If you’re looking for a fun and easy way to entertain your dog on a cold winter afternoon, why not teach your dog to play Find It? Dogs have an amazing sense of smell and they love to use their noses to hunt and track things, especially yummy things! We humans use sight as our primary sense, but dogs primarily rely on their sense of smell to explore the world around them, which is why this is a very exciting game for dogs. By simply hiding a few treats around a room, your dog will learn to track the treats using his spectacular sense of smell and he’ll work off some of that excess energy in the process. Here’s how it works!
Teaching Your Dog to Play Find ItHave someone hold your dog while you show him a tasty treat in your hand.
Allow your dog to watch while you hide the treat somewhere close by.
Give the “Find It” command as your assistant releases the dog.
Praise your dog when he finds the treat.
(Repeat the steps above several times, then proceed)
Have your dog wait in another room while you hide a few treats around the room.
Hide the treats where your dog can easily find them.
Call your dog into the room and give him the “Find It” command.
While your dog is learning, you may have to help him along by pointing to the general area of a treat while repeating the command.
Praise your dog each time he finds a treat and give the command again to let him know there are more treats hiding in the room.
After the last treat is found, tell him “All Gone” and leave the room to let him know the game is over.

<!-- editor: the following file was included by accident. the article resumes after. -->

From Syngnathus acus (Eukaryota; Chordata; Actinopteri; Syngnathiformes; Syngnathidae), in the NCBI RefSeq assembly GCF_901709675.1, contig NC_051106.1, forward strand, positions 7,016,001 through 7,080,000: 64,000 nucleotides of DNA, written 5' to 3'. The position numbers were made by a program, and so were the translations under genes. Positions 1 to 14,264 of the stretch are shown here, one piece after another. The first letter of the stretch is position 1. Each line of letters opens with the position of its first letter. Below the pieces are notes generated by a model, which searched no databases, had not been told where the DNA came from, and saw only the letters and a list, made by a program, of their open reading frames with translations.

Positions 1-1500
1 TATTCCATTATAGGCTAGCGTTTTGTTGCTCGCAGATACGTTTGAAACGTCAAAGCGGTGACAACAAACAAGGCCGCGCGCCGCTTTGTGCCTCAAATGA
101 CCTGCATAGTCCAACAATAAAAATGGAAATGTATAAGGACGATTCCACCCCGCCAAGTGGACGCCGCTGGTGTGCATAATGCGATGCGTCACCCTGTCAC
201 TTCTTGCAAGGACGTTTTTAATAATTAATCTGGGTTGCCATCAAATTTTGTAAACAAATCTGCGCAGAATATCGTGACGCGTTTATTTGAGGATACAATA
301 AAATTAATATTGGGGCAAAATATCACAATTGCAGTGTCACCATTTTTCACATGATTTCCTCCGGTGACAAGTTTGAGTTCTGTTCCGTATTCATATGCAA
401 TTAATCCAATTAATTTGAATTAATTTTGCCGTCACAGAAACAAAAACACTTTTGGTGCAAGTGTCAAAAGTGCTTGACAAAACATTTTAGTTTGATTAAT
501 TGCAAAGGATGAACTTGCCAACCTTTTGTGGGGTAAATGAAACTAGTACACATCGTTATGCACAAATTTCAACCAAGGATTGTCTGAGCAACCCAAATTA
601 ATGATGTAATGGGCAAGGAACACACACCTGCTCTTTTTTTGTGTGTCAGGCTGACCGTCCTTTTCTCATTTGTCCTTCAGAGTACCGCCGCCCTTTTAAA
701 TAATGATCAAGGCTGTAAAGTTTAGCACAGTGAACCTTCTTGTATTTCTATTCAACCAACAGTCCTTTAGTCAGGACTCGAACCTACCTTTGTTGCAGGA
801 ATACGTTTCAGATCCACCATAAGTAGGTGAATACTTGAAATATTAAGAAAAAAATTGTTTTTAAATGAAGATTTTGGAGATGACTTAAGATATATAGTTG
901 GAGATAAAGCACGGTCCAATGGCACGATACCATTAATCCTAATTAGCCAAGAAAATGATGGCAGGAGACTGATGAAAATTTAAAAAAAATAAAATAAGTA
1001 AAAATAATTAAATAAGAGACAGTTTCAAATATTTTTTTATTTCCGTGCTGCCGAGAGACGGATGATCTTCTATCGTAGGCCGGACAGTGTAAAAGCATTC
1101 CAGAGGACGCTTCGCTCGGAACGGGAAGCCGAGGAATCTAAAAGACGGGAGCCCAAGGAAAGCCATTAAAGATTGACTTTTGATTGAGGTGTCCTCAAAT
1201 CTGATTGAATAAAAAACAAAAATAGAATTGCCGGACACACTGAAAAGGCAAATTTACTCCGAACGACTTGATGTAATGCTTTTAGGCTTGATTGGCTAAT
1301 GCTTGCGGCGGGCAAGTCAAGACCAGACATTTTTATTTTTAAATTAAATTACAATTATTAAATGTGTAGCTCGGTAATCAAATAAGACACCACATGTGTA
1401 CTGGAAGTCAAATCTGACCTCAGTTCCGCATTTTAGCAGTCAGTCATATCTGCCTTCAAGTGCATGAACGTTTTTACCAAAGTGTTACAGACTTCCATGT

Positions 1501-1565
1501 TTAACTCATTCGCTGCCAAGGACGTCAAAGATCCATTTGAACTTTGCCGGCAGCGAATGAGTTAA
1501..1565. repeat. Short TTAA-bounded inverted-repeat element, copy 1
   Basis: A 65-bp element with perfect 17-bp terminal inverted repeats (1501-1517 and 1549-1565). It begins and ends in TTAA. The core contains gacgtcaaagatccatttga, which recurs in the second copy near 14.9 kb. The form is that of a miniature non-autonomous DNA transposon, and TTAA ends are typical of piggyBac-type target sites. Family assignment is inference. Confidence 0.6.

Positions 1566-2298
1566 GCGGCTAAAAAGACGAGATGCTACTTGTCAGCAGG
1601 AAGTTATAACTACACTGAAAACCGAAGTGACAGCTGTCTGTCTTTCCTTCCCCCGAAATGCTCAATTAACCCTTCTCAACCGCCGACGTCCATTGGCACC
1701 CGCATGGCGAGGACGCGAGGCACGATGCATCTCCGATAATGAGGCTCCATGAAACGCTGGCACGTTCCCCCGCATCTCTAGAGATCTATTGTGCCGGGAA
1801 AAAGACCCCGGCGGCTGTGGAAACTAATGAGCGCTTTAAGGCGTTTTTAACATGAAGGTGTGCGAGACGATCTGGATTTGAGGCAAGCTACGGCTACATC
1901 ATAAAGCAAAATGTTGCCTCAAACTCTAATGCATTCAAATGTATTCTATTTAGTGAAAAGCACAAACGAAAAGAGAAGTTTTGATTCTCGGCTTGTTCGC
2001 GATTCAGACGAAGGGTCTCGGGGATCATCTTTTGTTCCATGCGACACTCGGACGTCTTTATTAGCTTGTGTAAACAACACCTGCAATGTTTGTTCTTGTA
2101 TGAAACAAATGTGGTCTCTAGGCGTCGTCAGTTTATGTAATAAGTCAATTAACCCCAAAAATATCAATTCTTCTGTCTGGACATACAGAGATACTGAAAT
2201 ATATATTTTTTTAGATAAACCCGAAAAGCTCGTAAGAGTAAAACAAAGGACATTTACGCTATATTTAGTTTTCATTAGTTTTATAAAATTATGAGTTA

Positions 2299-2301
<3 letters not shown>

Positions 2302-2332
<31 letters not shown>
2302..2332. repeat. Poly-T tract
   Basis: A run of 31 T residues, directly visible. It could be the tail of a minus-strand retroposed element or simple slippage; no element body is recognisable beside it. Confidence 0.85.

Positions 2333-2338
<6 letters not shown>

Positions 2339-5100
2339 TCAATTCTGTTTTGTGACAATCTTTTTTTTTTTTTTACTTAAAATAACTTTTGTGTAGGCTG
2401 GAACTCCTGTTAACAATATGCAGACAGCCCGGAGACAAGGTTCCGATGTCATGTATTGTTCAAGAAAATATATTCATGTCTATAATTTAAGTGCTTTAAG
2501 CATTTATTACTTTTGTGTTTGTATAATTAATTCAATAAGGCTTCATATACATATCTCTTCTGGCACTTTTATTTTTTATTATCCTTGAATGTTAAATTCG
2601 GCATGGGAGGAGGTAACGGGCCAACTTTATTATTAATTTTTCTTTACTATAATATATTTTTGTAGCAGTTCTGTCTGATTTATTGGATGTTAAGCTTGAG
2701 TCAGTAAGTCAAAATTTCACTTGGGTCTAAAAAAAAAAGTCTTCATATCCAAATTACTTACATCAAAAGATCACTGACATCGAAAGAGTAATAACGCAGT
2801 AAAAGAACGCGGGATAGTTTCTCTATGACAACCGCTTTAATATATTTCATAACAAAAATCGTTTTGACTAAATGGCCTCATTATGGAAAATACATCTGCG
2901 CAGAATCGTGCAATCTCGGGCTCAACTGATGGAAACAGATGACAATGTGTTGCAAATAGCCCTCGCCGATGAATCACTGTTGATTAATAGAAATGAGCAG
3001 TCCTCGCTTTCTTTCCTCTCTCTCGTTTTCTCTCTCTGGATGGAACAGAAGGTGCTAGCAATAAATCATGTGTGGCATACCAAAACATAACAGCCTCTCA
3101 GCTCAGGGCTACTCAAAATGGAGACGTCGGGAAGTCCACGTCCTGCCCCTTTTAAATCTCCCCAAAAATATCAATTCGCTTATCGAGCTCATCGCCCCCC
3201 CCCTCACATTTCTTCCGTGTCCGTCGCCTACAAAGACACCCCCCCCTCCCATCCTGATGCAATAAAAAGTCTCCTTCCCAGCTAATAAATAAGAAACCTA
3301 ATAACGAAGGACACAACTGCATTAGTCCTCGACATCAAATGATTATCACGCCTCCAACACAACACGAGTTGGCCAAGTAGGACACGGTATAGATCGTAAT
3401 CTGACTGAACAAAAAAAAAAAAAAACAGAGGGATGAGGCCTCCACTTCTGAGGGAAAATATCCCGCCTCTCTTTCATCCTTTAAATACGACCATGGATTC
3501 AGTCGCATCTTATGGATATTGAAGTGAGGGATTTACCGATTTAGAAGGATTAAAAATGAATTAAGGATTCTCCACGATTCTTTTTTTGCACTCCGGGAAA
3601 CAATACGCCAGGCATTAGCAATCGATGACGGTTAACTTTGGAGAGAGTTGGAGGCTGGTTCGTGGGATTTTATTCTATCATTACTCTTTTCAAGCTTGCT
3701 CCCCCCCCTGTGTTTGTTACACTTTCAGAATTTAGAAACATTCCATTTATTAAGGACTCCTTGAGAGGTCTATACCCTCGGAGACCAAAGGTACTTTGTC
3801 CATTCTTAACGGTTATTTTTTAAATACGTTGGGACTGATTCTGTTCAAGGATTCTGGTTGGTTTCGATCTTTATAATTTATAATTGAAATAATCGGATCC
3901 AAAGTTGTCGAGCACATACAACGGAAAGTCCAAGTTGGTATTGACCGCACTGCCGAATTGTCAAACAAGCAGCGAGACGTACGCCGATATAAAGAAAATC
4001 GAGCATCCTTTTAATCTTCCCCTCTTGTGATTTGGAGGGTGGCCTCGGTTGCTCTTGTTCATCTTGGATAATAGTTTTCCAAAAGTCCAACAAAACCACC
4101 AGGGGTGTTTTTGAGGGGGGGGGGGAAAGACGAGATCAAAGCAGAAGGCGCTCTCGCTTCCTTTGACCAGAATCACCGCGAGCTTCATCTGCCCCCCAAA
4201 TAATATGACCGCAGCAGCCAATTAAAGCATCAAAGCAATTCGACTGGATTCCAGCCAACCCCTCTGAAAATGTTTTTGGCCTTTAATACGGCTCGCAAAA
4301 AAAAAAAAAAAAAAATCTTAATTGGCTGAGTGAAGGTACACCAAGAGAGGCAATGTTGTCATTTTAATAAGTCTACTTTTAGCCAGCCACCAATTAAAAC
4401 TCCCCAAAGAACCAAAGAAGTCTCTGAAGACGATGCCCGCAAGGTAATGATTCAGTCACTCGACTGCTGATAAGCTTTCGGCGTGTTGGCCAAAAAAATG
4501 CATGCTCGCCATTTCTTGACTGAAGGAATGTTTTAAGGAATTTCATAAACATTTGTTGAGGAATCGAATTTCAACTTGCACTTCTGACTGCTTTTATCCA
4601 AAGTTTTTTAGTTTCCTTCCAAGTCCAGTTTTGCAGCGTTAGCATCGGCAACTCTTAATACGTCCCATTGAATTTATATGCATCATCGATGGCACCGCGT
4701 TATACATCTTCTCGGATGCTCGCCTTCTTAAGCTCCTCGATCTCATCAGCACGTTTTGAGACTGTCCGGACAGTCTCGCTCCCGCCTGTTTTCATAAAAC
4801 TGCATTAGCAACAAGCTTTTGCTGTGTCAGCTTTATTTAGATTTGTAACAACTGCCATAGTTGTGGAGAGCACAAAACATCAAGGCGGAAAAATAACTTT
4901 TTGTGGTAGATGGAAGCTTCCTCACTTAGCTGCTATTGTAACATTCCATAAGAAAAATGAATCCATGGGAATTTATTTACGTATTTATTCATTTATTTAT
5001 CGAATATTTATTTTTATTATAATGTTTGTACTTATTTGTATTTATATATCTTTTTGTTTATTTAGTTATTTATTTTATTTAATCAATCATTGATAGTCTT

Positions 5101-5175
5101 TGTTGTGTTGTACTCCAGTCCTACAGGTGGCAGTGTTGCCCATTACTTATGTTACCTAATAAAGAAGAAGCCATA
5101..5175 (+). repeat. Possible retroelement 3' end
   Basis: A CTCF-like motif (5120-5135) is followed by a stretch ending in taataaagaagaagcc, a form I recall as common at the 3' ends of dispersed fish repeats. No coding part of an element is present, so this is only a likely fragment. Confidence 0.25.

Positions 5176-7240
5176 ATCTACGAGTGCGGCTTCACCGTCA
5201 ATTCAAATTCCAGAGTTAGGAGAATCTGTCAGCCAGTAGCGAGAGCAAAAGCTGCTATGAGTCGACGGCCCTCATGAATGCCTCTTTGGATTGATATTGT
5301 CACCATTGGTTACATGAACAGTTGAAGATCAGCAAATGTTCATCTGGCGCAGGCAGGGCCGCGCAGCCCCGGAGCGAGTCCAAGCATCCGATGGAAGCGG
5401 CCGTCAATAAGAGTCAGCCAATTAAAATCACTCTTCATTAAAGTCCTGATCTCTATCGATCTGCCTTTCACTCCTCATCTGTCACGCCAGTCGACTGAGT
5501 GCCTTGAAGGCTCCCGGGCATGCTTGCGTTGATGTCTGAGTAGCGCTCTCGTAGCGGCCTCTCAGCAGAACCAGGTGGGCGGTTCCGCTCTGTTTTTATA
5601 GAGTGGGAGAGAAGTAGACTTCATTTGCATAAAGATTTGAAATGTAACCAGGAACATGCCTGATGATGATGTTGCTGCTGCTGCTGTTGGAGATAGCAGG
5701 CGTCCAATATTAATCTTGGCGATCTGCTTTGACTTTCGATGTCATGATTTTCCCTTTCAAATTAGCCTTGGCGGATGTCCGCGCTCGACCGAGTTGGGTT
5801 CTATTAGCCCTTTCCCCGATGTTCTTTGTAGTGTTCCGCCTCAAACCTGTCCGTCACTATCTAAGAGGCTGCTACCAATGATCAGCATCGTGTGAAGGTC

Tips to Help Your Dog Become a Master Find It PlayerThis is one of Haley’s favorite games and it’s also fun for me to find challenging hiding spots and watch her search for the treats. She always starts off searching with her nose, making lots of noise as she sucks in additional air to try to locate the treats. If she’s unable to find it by scent alone, she switches to using her sense of sight and her nose becomes quiet as she starts looking for it with her eyes. As a last resort, she’ll use her brain to remember where treats had been hidden in the past in a particular room. It’s interesting to watch her different senses in action and it’s funny how she always performs one last scan of the room after I’ve told her “All Gone”, just in case.
Once your dog catches on to this intriguing game, you can build upon it by teaching him to find objects or toys, which is something I’ve been wanting to do with Haley.
So, the next time your dog begs for a treat, make him work off a few calories and have some fun in the process, teach your dog to play Find It! And don’t forget to share some tips with us if you’ve trained your dog to find toys or other objects. Are smelly socks the best object to start with?